"Yes. He probably didn't always enjoy that." My son relates to the idea of Jesus as a boy.
"When we give up here, we gain later. Those who live poor in spirit inherit the Kingdom of heaven."
"But we'll be rich in a better way in heaven, mom. That's what it means about storing up treasures in heaven. We'll have that in eternity." He knows. He gets it. He holds my hand and I look deep into his riverbed eyes--the pupils water smoothed pebbles--and love him.
The Ugandan and Philippine boy slept the last two nights in another host home, but they were with us still. We carry them now. We carry their people, their families, their thirst. A Christmas tree towers over ten feet tall in my living room--the room that only weeks ago I lamented being too small to host the homeschool mom's Christmas party, the room that when they entered, they exclaimed It is so big, Auntie! I had thought they would enjoy seeing the shiny decorations. Playfully, I wrapped one in strands of crimson wooden cranberries. "I'm a Chreestmas boy, Auntie! A Chreestmas boy," he had exclaimed.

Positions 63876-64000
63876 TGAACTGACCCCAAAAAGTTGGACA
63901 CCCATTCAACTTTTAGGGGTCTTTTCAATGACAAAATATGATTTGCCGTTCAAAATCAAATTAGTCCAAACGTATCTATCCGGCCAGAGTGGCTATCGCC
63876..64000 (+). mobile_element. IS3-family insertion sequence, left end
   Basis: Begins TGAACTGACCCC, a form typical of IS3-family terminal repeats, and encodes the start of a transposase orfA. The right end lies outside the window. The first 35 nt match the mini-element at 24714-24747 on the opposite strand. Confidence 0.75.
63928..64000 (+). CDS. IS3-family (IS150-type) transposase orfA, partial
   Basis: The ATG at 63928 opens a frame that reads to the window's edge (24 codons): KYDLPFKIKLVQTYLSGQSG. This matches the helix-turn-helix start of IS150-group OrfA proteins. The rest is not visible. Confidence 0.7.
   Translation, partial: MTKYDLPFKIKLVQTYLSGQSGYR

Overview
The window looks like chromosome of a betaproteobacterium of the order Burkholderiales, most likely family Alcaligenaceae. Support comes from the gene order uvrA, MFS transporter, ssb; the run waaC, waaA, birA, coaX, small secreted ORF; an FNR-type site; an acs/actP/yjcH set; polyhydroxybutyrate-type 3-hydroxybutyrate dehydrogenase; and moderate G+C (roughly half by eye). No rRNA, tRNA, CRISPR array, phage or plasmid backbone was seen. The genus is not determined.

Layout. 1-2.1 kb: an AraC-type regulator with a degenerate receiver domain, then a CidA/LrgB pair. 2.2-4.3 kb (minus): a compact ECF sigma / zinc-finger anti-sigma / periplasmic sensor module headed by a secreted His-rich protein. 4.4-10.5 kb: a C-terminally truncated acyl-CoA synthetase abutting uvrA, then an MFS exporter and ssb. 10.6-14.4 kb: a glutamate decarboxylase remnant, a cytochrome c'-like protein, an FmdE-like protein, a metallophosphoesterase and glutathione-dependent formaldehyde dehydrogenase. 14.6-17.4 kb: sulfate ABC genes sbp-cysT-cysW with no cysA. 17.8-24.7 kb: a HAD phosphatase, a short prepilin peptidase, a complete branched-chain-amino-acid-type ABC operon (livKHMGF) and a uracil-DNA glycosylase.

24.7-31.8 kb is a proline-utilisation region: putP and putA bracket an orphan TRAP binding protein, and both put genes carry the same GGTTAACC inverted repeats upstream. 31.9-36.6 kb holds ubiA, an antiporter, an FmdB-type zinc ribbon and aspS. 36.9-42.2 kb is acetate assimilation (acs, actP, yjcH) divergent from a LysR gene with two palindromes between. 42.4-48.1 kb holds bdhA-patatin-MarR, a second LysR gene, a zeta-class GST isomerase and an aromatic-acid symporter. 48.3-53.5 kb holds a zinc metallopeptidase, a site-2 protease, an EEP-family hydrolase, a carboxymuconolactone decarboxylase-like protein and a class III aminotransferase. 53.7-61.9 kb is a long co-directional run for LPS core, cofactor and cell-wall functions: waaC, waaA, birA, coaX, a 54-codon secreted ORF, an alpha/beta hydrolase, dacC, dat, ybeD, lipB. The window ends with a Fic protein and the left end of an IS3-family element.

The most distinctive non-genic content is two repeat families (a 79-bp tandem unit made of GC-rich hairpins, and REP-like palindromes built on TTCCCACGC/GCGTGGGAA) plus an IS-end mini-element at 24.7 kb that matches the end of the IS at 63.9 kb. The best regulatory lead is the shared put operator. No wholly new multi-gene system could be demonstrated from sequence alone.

Indeed, he is a Christ-boy. In his face I see a hundred thousand faces--hunger, pain, thirst, need, loneliness. Those were the real reasons Christ came, weren't they? The real reasons for all our merry making this time of year are about what we can give, not what we will receive.
Open my eyes, Father. Leave me bleeding a while longer. Let them linger in my heart--The Chreestmas boys. Amen.
Friday, November 18, 2011